Any ideas for holidays with children aged two and four, with plenty for the latter to do?
Pioneer of the children's clubs, Thomson Holidays in its Superfamily programme (tel: 0990 143503) offers several hours of activities every day along with Disney type "characters", supervised meals, some evening entertaining and babysitting in its free "Little T" clubs for the three to seven year olds (Big T clubs for eight to twelves). These are run by qualified nurses, nannies and teachers in Spain, the Balearic Islands, the Canaries, Algarve, Cyprus and Greece.
This year there is no club for under-threes, but on each holiday a "Tiny T" play area is provided for them with toys and Wendy Houses - but parents are required to supervise themselves.
If you want a Superfamily holiday for this year, you may not get your first choice destination, but there are pockets of availability particularly in the Algarve and Tenerife. More or less a suburb of Albufeira, Sao Jao isn't the most picturesque resort on the Algarve. But it does have an excellent sandy beach, low prices, and safe, relaxed, friendly and courteous Portuguese lifestyle. A week's self-catering holiday in a one-bedroom apartment at the Vilanova Villas, with two adults and two children under 17 costs a total of pounds 1100 including flights.
A self-catering week at the Atlanta apartments in Tenerife's Los Cristianos, the slightly quieter neighbour of raucous Playa de las Americas, costs pounds 1073 for a family of four one the same dates. And if you're determined to squeeze into Mallorca, you could spend a week's half-board at the Continental Park Hotel in lively Alcudia where there's a nine-mile beach, waterpark and a nature reserve nearby. The cost of pounds 1277 for a family of two adults and two children up to 12.
For next year, under a new scheme, creches are to be provided in Superfamily hotels for the under threes in May, June, September and October. NNEB and NVQ qualified staff will look after children aged between six months and a year for morning and afternoon sessions costing pounds 10 each. Good news for parents too in Skytours programme; next year, there will be a free child place guaranteed for every family booking a holiday, providing the child is under 16 and sharing with two full-fare paying adults.
On rather more expensive holidays in Sardinia, Corsica, Greece and Turkey, Club Mark Warner (0171 761 7200) runs free children's clubs for kids from two upwards. The Toddlers Club operates with a ratio of one nanny to three children and the Mini Club for three to six-year-olds. For adults the emphasis is on watersports. A two-week family holiday for four costs about pounds 2500.
Family holiday specialist Sun Esprit (01252 616789) arranges supervision and activities for children of all ages on its Alpine holidays in Morzine and Chamonix in the Haute Savoie. The nursery staffed by British nannies for children aged between four months and three years costs pounds 63 for three full days a week, operating between 9.30 am until 5 pm. The Alpine Club for four to six- year-olds with picnics, treasure hunts and nature trails also operates three days - both clubs costing pounds 63 a week.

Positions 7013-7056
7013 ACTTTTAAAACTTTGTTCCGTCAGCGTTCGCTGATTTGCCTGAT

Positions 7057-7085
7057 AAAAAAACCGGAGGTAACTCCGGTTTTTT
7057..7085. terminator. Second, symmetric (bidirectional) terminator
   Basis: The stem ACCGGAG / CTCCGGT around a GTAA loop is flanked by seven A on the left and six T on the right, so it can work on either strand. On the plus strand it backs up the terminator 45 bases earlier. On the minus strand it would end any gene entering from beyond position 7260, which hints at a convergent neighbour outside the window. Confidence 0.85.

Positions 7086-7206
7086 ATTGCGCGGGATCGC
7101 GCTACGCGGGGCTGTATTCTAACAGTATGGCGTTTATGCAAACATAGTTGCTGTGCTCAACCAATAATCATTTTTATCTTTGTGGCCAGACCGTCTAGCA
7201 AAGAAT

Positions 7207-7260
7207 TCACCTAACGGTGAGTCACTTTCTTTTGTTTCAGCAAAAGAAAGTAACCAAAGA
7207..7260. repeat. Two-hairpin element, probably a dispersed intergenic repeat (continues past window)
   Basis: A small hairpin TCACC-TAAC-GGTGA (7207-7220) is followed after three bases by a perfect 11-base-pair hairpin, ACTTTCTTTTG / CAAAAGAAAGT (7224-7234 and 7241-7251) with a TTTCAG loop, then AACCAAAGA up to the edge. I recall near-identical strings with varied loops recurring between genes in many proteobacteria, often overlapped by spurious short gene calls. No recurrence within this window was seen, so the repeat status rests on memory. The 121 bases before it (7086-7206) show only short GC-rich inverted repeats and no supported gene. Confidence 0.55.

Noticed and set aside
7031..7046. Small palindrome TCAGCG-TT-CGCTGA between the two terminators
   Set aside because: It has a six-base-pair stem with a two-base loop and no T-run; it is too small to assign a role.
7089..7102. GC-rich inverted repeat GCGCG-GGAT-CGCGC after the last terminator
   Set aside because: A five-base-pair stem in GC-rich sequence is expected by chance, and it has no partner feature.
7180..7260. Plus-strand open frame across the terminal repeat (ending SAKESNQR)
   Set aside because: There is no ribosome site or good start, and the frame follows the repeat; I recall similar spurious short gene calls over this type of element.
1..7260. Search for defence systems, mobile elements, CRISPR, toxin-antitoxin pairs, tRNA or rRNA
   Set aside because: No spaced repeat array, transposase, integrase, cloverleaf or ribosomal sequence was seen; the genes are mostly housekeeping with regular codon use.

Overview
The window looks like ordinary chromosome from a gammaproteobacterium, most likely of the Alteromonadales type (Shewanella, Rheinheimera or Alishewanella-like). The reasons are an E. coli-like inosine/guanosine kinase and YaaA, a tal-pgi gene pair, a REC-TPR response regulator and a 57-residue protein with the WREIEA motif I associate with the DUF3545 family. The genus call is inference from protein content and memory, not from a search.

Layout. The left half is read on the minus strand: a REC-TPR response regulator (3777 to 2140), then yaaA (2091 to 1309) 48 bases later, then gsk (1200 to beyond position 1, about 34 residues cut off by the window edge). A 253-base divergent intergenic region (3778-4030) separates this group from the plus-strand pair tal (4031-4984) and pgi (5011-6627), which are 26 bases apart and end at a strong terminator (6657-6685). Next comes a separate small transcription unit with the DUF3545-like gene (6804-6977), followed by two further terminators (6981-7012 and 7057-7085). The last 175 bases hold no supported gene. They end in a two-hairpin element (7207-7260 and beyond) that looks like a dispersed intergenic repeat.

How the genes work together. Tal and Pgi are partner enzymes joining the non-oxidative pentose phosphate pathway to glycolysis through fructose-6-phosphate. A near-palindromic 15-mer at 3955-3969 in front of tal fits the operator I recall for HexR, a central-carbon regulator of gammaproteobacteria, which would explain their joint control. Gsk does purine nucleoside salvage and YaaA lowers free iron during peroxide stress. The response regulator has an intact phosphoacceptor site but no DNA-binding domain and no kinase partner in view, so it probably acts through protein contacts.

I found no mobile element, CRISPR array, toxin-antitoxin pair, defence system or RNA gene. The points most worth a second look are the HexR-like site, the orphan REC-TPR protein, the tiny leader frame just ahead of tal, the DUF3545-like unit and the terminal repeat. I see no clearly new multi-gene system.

In Morzine where the holidays are based at the Pension Les Gourmets, adults pay between pounds 460 and pounds 550 for two weeks, children under two pay approx pounds 120, and children under 18 get a 50 per cent reduction. These prices are for a self-drive holiday and include the Channel crossing for car, four meals each week and barbecues with wine and three nights' babysitting.
Jill Crawshaw is a travel expert, writer and broadcaster.
Trouble over visas
I am a schoolteacher in charge of arranging tours for pupils overseas. We decided recently to arrange a tour of Egypt for pupils from my school and from schools in France and Germany. For price reasons, all holidays were booked through a UK travel agent. It now seems that some of the students need visas. We are two weeks away from departure and there may not be time to arrange visas. Do I have a claim against the travel agents?
Ian Skuse replies: Regulation 7 of the Package Travel Regulations 1992 made it compulsory for the travel company to pass on information about passport and visa requirements to those buying package holidays, including information about the length of time it is likely to take to obtain visas. The organiser of the holiday is under an obligation to give this information but only in respect of United Kingdom nationals and it is a criminal offence if the information is not given, or given incorrectly. The information will however be confined to UK passport holders.
From 1 October 1998, laws will make travel agents liable for providing visa advice to all European Nationals and accordingly visa requirements for those from any of the 15 member states are entitled to have this advice where holidays are booked in the United Kingdom.
Leaving aside the Package Travel Regulations you have a good claim against the travel agent for negligently dealing with this matter. After all, you prepared a carefully written schedule setting out each pupils' nationality and passport details. You relied upon the travel agent's expertise. If they got it wrong, then they have been negligent and any pupil unable to travel is entitled to bring a claim for compensation.
Ian Skuse is the senior litigation partner with Piper Smith & Basham, which has specialised in advising the travel industry for over 20 years (tel: 0171 828 8685).Reuse content